Bees for Development

22 Oct 2012

Ethiopian beekeepers from Slow Food Presidia projects attended the ApiExpo Africa event in Addis Ababa over September 26-30, a biennial event to promote African honey and other bee products organized this year under the theme “Beekeeping for Food Security and Combating Climate Change”. They were joined by more than 2,000 delegates from 20 African countries – including producers, buyers, researchers and honey trade support networks – as well as agricultural suppliers from the Middle East, Europe and the USA.

Ethiopia has strong historical links with traditional beekeeping practices and the Oromia, Amhara, Southern Nation and Nationalities People and Tigray regions were represented by small-scale honey producers and cooperatives as well as large cooperatives and private producers. Ethiopia is infact the world’s ninth largest honey-producing nation, and Africa’s biggest, and yet the Ethiopian Apiculture Board reveals the national annual capacity is 500,000 tons of honey compared to the 43,000 tons currently produced. As one of the world’s poorest countries, this represents a great potential to increase the livelihood of small-scale producers, but many need assistance in increasing product quality and marketing for the local and international market.

Among the small-scale beekeepers present, members of the Wenchi Volcano Honey and Tigray White Honey Presidia and other producers from the Honeys of Ethiopia Network – supported by the Slow Food Foundation for Biodiversity in partnership with the Italian organizations Modena per gli altri (MOxA), Terre del Terzo Mondo and Conapi) – attracted great attention for the steps they have taken towards these goals. With thousands of honeys on display, products from the Honeys of Ethiopia producers were applauded for their high quality and professional marketing, and despite having a higher purchase price, their honey sold out in the first two days.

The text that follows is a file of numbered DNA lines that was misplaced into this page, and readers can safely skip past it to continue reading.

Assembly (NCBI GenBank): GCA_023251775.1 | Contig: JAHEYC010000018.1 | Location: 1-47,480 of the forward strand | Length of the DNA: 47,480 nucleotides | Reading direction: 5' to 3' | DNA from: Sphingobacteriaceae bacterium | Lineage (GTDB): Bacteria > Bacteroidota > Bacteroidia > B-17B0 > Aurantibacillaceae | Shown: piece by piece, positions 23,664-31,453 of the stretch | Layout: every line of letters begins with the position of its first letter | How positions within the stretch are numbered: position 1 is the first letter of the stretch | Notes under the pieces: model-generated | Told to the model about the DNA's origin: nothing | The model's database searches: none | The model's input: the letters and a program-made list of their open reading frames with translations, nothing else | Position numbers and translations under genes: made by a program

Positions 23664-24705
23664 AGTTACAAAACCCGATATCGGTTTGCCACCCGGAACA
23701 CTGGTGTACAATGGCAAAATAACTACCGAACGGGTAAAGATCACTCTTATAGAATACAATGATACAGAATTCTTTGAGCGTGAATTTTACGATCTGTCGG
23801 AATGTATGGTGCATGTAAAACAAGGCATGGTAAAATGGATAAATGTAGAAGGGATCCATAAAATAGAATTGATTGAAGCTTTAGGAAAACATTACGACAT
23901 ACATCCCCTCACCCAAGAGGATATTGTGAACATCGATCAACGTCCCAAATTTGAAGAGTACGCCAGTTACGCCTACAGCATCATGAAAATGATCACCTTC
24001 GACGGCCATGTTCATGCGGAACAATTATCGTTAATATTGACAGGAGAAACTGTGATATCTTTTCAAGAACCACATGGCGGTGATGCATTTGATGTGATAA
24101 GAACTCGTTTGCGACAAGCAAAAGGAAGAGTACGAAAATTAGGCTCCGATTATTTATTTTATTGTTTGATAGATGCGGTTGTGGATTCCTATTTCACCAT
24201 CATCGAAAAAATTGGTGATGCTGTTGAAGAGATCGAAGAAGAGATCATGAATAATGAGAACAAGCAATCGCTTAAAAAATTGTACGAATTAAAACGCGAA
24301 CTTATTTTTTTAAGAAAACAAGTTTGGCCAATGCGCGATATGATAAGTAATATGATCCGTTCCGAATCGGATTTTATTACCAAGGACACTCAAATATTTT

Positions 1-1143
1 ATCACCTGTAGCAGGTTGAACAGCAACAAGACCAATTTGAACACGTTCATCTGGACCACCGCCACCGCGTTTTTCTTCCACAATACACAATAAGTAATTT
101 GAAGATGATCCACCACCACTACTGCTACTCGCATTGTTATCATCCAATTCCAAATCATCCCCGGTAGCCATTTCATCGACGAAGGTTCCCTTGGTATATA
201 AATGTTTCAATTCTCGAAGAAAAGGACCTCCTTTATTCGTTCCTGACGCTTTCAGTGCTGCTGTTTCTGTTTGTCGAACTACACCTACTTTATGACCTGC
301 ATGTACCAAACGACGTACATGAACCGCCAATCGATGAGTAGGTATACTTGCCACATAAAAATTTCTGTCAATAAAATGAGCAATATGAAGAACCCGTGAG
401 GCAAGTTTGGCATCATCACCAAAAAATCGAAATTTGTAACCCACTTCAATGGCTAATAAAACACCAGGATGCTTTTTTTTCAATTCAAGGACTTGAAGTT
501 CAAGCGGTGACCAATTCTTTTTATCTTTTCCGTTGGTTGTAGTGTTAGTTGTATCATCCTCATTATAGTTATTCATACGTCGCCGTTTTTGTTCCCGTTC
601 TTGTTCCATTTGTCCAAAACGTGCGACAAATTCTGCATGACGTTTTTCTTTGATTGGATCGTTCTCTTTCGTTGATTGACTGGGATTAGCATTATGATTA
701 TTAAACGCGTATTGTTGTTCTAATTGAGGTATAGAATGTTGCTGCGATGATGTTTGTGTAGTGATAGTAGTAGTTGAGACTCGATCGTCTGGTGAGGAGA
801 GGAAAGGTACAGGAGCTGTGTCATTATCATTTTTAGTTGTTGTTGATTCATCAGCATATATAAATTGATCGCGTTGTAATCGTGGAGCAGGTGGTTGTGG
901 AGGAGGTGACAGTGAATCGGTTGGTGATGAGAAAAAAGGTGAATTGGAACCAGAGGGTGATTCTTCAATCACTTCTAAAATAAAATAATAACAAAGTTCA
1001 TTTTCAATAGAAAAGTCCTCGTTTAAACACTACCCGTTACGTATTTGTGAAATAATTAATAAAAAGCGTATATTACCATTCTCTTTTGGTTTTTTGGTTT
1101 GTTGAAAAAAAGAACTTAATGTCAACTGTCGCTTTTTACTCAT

The event was an excellent opportunity for exchange and sharing information to build the success of the sector across Africa and to learn of new opportunities. The honey network producers had the opportunity to watch the production of propoli and wax by beekeepers from Gambella, and believe it is a good secondary opportunity for them to work on in the future.

The Italian company LEGA, producers of beekeeping equipment, made the producers’ participation possible by covering the exhibition stand expenses.

ApiEXPO Africa was launched internationally in Uganda 2008 by 11 African countries, and Zimbabwe will host the fourth edition in 2014.

Photo: Tigray White Honey Presidium © Paola Viesi

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